With respect to the catalysts employed, for the first stage of the invention, there was employed the catalyst described in U.S. Pat. No. 4,188,281.
For the second stage of the invention, there was employed the catalyst Ketjen KF 840.
In the "separate treatment", the hydrotreatment catalyst for the high fraction was Ketjen KF 840 and the one described in U.S. Pat. No. 4,188,281 (first and second stage).
For the low fraction in the "separate treatment" the hydrotreatment catalyst employed was Ketjen KF 165.
TABLE 1______________________________________ VGO AGO______________________________________C 85.19 85.33H 12.60 13.04S 2.50 1.251N bases weight in ppm 209 55Weight average molecular weight 379 242Density at 15° C. 0.9184 0.8496Viscosity (cst) 50° C. 32.75 2.92Bromine number 6.28 2.94Paraffins + naphthenes % by weight 51.7 67.7Monoaromatic compounds % by weight 17.9 16.4Polyaromatic compounds % by weight 30.4 15.9______________________________________
The hydrogenation conditions in the AGO/VGO hydrogenation were as follows:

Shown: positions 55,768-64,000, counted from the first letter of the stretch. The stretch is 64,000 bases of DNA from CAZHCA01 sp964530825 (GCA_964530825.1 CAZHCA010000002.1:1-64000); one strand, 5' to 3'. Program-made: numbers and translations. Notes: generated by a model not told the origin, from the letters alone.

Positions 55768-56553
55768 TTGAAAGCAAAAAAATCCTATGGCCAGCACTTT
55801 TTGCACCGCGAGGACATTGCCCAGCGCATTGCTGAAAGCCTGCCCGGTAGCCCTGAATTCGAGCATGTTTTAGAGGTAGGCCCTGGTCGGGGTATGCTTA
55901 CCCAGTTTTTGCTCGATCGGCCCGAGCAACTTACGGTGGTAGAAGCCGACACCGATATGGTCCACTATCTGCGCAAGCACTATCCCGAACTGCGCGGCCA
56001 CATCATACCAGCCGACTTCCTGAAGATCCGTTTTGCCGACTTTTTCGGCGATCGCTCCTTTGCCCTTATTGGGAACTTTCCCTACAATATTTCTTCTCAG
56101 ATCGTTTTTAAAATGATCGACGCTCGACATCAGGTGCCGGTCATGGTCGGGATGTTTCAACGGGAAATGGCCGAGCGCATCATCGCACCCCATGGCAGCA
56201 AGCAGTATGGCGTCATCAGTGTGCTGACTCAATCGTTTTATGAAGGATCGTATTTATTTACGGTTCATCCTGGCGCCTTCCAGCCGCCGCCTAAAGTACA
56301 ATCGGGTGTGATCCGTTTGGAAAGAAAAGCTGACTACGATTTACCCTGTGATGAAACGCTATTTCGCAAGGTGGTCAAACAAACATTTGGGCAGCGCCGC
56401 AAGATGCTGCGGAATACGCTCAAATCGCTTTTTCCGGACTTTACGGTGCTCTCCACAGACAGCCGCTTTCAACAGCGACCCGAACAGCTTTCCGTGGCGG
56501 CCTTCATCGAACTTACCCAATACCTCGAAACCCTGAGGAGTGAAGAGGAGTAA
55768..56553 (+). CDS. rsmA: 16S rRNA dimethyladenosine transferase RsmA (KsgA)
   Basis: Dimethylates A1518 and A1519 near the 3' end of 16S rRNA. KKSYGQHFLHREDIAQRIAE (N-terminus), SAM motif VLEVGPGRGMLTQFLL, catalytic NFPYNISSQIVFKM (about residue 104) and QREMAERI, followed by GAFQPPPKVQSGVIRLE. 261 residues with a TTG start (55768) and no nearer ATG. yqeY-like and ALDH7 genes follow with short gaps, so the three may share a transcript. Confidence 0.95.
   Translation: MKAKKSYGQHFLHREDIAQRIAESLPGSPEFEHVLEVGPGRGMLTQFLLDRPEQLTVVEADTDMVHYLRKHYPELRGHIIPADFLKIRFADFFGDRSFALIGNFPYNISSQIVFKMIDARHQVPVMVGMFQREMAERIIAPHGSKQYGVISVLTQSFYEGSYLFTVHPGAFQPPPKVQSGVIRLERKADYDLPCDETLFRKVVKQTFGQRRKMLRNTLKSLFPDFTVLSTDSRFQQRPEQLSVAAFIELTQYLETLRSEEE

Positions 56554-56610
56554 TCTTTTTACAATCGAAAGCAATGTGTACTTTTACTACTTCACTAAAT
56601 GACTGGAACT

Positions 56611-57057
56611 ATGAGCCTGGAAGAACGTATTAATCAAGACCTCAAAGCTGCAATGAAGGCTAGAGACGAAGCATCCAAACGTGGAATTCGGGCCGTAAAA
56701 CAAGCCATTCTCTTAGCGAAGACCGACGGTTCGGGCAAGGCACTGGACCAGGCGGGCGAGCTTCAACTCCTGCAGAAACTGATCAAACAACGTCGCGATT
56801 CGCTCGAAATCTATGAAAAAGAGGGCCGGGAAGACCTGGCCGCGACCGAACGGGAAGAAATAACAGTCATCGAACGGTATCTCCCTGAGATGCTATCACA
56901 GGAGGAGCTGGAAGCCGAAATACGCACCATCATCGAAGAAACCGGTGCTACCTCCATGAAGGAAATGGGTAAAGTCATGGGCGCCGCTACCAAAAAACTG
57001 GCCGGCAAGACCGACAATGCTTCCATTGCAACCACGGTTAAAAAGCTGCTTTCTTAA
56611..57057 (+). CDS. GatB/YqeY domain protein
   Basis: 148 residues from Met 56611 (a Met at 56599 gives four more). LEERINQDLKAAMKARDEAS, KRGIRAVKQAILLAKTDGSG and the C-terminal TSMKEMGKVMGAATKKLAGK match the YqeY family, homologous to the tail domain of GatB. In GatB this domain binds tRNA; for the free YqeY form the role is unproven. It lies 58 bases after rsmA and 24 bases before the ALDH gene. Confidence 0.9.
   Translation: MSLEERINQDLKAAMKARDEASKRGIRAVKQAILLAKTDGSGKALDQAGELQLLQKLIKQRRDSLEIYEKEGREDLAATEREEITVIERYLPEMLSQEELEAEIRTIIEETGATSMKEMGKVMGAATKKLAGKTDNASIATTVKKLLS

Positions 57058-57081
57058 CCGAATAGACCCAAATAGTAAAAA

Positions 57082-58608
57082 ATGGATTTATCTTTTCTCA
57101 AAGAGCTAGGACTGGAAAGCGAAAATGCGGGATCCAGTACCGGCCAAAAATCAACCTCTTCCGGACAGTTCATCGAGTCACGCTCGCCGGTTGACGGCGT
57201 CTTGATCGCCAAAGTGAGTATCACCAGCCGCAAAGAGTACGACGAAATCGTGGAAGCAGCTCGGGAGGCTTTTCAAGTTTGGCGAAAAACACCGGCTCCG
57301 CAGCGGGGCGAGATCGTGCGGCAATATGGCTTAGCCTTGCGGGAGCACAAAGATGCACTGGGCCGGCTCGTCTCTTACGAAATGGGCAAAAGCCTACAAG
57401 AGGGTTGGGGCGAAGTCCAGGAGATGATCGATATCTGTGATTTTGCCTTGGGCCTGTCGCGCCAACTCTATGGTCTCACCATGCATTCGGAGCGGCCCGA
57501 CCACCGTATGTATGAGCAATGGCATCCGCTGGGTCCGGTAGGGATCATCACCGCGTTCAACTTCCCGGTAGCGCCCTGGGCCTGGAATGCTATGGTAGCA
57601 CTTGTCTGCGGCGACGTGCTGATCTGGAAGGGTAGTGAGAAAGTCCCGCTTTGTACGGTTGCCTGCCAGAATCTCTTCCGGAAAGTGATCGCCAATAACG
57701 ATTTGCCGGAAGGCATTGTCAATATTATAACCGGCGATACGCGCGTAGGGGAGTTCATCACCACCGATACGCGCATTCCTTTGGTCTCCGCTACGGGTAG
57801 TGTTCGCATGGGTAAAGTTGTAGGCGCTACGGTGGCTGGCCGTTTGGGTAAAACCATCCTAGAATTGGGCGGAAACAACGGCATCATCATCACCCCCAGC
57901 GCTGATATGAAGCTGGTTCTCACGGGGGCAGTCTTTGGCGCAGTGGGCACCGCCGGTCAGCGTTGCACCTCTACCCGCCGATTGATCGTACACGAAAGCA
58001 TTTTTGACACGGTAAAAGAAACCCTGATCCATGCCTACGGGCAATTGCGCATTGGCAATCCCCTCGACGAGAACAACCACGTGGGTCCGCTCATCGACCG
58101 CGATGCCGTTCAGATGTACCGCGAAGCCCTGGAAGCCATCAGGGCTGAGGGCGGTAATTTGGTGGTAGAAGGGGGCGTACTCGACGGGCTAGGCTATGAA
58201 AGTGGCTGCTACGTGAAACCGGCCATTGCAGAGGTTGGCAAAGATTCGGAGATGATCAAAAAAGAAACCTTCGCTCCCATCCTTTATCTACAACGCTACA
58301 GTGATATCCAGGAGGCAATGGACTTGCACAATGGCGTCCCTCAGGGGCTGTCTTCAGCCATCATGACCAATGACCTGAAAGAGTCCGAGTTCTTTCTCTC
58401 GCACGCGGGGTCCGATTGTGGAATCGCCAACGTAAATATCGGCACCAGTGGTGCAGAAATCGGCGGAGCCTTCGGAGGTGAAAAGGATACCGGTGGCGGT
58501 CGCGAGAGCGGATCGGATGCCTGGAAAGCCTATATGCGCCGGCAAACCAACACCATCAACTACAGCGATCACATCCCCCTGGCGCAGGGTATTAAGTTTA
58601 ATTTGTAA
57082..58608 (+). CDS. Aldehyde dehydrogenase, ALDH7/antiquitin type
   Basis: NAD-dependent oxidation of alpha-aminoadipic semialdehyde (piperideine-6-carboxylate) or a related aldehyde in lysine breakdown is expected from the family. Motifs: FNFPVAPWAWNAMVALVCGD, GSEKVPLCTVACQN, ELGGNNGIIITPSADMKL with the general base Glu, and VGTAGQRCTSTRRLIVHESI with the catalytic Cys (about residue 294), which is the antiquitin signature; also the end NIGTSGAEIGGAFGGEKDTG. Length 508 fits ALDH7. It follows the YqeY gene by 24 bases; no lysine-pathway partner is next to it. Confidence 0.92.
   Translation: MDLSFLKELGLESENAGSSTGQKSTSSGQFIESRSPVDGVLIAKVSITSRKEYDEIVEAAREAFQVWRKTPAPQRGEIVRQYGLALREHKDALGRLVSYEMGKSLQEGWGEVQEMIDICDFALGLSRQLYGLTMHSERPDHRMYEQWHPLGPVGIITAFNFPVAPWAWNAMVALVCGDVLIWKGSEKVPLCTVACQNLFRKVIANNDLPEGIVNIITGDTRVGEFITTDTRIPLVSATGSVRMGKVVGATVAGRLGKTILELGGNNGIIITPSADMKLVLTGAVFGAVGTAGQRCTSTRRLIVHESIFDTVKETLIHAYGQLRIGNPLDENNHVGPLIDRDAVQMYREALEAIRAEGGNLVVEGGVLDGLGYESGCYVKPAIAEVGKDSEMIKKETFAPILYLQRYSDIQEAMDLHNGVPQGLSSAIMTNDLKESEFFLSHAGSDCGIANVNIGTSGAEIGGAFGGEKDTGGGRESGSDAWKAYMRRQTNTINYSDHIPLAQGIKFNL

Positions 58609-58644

TABLE 2__________________________________________________________________________ Treatment according to the invention Separate Treatment VGO - Degradation VGO - Degradation of polyaromatic AGO/VGO* of polyaromatic AGO -Hydrogenation substances Refining substances Refining__________________________________________________________________________Pressure (bar) 100 100 100 100Temperature (°C.) 385 385 385 385Space velocity 1 2 0.85 4(h-1)__________________________________________________________________________ *Starting material: hydrogenation product of the VGO degradation of polyaromatic substances (66.6% by weight) + AGO (33.3% by weight)
The VGO experiments in Tab. 2 are comparable, which is shown by the following considerations.
______________________________________Treatment according to the invention l/h Feed 1 Catalyst ##STR1##______________________________________1. stage 1 1 12. stage 1.51 0.755 2 (1 l Prod. of 1. stage + 0.51 1 AGO)overall 1.51 1.755 0.86______________________________________ overall LHSV is 0.86 which is comparable to 0.85 LHSV of separate VGO treatment
The chemical hydrogen consumption is summarized in Table 3.